[OK] InnoDB data size / buffer pool: 16.0G/16.0G

-------- Recommendations -----------------------------------------------------
General recommendations:
    Run OPTIMIZE TABLE to defragment tables for better performance
    Reduce your overall MySQL memory footprint for system stability
    Adjust your join queries to always utilize indexes
    Increase table_cache gradually to avoid file descriptor limits
Variables to adjust:
  *** MySQL's maximum memory usage is dangerously high ***
  *** Add RAM before increasing MySQL buffer variables ***
    query_cache_size (> 64M)
    sort_buffer_size (> 8M)
    read_rnd_buffer_size (> 16M)
    join_buffer_size (> 8.0M, or always use indexes with joins)
    table_cache (> 2048)

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XK8ERAuthor Commented:
I understand but at this point i am not concerned about the high loads or what process spikes it to 2.00 I just want to make sure mysql is using the right settings and not more than 90% memory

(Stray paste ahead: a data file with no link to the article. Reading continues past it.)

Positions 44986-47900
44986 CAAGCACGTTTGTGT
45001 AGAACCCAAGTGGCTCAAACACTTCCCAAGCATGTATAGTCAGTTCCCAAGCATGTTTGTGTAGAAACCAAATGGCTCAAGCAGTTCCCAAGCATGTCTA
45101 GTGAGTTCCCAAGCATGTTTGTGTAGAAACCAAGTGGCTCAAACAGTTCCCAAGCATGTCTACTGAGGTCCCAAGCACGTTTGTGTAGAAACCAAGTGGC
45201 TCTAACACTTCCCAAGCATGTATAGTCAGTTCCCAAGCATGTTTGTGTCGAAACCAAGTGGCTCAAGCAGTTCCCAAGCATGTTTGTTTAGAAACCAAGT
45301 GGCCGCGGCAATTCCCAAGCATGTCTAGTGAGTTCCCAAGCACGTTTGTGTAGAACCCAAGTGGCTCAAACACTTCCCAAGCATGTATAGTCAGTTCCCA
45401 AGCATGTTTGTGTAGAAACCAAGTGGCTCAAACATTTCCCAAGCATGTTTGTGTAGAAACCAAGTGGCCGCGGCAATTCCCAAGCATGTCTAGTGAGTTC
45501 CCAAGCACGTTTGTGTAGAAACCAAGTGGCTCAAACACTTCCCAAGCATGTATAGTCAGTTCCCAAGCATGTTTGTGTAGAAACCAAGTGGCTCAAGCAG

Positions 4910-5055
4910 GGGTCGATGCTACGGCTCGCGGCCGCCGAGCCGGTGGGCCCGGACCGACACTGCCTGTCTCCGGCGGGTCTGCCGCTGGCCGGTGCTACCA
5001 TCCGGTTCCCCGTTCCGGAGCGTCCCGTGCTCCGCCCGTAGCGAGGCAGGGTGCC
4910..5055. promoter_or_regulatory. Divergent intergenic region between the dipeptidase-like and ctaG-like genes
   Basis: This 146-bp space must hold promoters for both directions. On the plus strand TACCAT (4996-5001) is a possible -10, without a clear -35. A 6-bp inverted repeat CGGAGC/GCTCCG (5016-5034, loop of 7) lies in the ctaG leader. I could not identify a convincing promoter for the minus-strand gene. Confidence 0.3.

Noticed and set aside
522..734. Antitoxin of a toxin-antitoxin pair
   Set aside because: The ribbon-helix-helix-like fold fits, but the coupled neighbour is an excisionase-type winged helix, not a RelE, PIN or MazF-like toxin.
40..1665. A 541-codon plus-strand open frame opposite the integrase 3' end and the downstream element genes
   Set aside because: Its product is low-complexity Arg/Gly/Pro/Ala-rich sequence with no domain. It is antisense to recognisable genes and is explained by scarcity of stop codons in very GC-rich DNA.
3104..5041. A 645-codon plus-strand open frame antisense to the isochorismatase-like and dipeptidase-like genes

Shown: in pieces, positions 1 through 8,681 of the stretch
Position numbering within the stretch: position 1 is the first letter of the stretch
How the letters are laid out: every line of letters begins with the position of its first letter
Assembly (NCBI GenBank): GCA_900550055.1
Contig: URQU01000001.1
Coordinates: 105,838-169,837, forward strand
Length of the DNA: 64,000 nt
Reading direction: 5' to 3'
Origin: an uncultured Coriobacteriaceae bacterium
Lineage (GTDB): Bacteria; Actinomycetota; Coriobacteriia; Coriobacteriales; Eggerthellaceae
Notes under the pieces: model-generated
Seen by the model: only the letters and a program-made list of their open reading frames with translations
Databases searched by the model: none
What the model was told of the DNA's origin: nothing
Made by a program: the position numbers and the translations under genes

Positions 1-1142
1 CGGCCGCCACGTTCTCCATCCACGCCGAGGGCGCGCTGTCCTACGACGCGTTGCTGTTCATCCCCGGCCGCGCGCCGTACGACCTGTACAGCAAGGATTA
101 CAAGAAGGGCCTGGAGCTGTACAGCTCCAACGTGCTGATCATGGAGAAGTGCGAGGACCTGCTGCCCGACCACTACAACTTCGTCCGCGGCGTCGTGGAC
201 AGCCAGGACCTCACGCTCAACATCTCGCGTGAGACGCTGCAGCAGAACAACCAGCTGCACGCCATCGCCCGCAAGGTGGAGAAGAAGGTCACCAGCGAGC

XK8ERAuthor Commented:
ok so basically I should be running on 32GB ram and using about 24GB for innodb_buffer_pool_size
then I wont get those red warning saying im using more than 90% of physical memory.. right?
XK8ERAuthor Commented:
all I want is for this red message to disappear from tuning-primer.sh

see attached image
If you have 32GB RAM and set 24GB for innodb_buffer_pool_size but don't adjust the other buffer settings, you will get

Configured Max Per-thread Buffers : 6.87 G
Configured Max Global Buffers : 24.11 G (+)
Configured Max Memory Limit : 30.98 G (+)

So you will likely still see those warnings.

You don't need to strictly follow the innodb_buffer_pool_size=2/3 or physical memory.  What's important is it is at least equal to the sum of the following:

Current InnoDB index space = 1.59 G
Current InnoDB data space = 15.95 G

So even just 17GB will cover it.
Some more on innodb_buffer_pool_size, on why it's not just 2/3 or 3/4 of physical memory (could be lower, could be higher): http://blog.codesherpas.com/on_the_path/2011/03/tuning-mysql.html
XK8ERAuthor Commented:
I understand but at this point I just upgrade to 24GB ram server two days ago so the only thing I can do for now would be to do some changes..

innodb_buffer_pool_size = 16G
innodb_buffer_pool_size = 17G

and lower the settings from